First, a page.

Wednesday, September 28, 2011
Blog // Prep Athlete of the Week
Wednesday, April 27, 2011
As I sometimes do before a portrait shoot, I turned to Google’s image search for some ideas. My assignment was to photograph a local high school keeper. Initially I wanted to do a low-angle shot of her diving for a ball, but as I looked through the results of my “soccer keeper portrait” search, I noticed that there were no overhead angles. All of the portraits I could find were either low angle or eye level. I love a good overhead shot so I thought I’d try something a little different. I borrowed a six-foot step ladder from the photo editor and shot an action portrait wide from above. It’s definitely not an angle you see often in soccer photography. At this particular high school, it’s extremely hard to get a clean background because of stadium lights, bleachers, a small building, fencing and – believe it or not – a windmill behind one goal. Shooting from a high angle down gave me a clear background that doesn’t take away from the subject.
I talked to the subject on the phone around 6 p.m., drove out to the school at 6:30 p.m. and started the shoot around 7 p.m. Unlike magazines and larger newspapers, we don’t enjoy the luxury of time when it comes to a lot of our shoots. In this particular case, I found out who I would be photographing at noon on Monday and had the entire shoot done by 8 p.m. The lighting setup was extremely simple. I used one Canon 550EX speedlight shot through an umbrella at 1/8 power above the subject on camera right. That light was held by one friend from work while a second friend lobbed the soccer balls to her.
Tuesday, April 5, 2011
I decided to do something a little different with this week’s prep athlete of the week portrait. After photographing a soccer player outside last week, I decided to take this week’s subject in studio. The subject is the keeper so I thought I’d try to show him reaching out to save goals. Due to the confines of our studio at the paper, I wasn’t able to get him to stretch out too far. The frame below is not a composite or a multiple exposure. It’s a 10-second exposure. After opening the shutter, I used PocketWizards to trigger three different lights with each light on a different channel to allow me to trigger them in a specific order.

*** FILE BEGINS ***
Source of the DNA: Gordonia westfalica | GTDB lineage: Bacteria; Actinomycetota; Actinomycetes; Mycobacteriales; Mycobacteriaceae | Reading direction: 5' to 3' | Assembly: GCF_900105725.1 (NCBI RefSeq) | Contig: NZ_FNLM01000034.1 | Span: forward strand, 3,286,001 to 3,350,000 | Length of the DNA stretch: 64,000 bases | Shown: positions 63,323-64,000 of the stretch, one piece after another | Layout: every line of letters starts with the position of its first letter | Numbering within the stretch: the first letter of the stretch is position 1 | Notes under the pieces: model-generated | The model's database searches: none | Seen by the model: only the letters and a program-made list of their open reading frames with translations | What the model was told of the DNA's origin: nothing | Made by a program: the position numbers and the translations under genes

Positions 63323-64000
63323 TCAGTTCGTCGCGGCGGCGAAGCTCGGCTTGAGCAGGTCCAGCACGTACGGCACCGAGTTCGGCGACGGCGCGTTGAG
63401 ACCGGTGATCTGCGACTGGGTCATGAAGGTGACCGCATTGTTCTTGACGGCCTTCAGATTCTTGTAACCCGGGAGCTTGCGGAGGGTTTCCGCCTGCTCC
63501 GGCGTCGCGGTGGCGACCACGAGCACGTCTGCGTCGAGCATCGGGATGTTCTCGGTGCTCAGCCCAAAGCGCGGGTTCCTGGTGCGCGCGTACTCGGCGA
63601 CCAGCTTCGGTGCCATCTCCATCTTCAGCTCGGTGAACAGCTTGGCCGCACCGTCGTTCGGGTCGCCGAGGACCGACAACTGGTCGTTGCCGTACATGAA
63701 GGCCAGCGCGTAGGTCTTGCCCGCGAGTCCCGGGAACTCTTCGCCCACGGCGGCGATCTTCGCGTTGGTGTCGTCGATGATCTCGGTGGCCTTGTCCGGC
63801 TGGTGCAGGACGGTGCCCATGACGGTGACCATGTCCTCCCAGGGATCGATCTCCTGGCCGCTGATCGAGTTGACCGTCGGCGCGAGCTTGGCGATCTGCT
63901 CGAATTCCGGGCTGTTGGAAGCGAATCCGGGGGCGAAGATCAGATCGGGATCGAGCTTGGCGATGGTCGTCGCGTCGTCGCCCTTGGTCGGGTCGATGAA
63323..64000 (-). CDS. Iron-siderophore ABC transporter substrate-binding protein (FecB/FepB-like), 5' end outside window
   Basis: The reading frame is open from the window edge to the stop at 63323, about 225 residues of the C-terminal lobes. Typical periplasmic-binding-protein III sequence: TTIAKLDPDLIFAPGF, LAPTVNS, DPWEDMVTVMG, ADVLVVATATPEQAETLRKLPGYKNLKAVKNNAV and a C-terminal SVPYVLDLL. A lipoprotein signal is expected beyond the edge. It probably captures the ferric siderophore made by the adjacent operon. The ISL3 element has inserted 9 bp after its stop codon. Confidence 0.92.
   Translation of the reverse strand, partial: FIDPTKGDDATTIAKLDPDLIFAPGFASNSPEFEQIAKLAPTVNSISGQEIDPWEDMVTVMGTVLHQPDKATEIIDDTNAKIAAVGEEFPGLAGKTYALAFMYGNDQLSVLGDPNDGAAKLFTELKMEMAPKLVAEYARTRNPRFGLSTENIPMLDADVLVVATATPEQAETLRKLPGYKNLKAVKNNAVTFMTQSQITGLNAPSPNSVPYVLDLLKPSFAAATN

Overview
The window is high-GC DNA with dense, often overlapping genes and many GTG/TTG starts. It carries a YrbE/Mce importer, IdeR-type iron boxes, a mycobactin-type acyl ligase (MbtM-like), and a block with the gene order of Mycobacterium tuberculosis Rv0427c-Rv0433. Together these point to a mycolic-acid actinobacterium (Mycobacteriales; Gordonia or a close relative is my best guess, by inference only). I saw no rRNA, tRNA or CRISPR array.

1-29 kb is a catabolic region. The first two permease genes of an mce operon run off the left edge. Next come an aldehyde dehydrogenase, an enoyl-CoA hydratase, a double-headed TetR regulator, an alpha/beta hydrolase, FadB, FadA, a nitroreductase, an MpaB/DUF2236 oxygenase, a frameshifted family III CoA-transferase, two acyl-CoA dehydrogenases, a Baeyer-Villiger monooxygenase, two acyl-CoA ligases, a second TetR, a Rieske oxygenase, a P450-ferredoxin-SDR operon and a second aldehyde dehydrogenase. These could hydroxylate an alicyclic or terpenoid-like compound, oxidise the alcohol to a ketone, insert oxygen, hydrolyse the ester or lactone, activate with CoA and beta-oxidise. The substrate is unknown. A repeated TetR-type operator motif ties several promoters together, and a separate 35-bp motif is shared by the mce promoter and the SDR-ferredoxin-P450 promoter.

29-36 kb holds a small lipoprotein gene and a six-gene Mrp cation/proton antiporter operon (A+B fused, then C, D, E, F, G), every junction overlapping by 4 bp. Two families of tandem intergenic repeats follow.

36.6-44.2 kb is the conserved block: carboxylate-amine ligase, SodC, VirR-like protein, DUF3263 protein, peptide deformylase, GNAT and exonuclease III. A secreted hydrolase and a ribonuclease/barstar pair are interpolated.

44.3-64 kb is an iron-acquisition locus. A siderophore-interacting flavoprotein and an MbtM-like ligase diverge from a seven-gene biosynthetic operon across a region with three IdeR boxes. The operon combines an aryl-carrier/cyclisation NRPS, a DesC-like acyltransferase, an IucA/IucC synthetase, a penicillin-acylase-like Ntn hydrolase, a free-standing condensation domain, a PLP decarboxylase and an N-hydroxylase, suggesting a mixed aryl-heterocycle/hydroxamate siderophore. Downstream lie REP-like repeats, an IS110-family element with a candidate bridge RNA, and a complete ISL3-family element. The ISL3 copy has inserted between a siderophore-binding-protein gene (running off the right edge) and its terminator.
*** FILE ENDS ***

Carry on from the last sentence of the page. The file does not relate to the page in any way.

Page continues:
Tuesday, March 29, 2011
Here are a few frames from a photo shoot of Cheyenne Central’s Christie Schiel. Schiel was our paper’s prep athlete of the week after scoring multiple goals in a game against cross-town rival Cheyenne East on Friday evening. I had never shot a soccer portrait before, but had a couple concepts coming into the shoot. I got out to the pitch early, and had everything set up ready to go in time for the shoot thanks to help from a couple friends. The third shot was a happy accident when one of my speedlights didn’t fire.
Tuesday, February 15, 2011
Wednesday, February 9, 2011
This week I was assigned my second prep athlete of the week portrait. It was a particularly challenging portrait because of the sport and the season. My subject was a long jumper and I was photographing him on a day when Cheyenne was getting blasted by a few inches of snow in the morning. I decided to shoot him inside with the lights at full power to over power the ambient light, thus leaving a completely black background. The shoot took place in a gymnasium, but I wanted to keep it very clean since the background doesn’t contribute to his sport.
Wednesday, January 26, 2011
I got the opportunity to shoot my first prep athlete of the week sportrait on Tuesday evening. Every week, the paper names an athlete from a local high school, which gives the photo staff a nice opportunity to go all-out on a sportrait. Given that it was my first one, I played it pretty safe and didn’t do anything too experimental out of the gate. It’s a pretty basic three-light setup with two back lights at 45 degree angles from the subject. The key light was shot through a gridded softbox from a 45 degree angle to the right next to the camera. The subject was a pretty nice guy who helped me unload the lights from my truck before the shoot and was extremely patient while I look about 20 minutes to set everything up.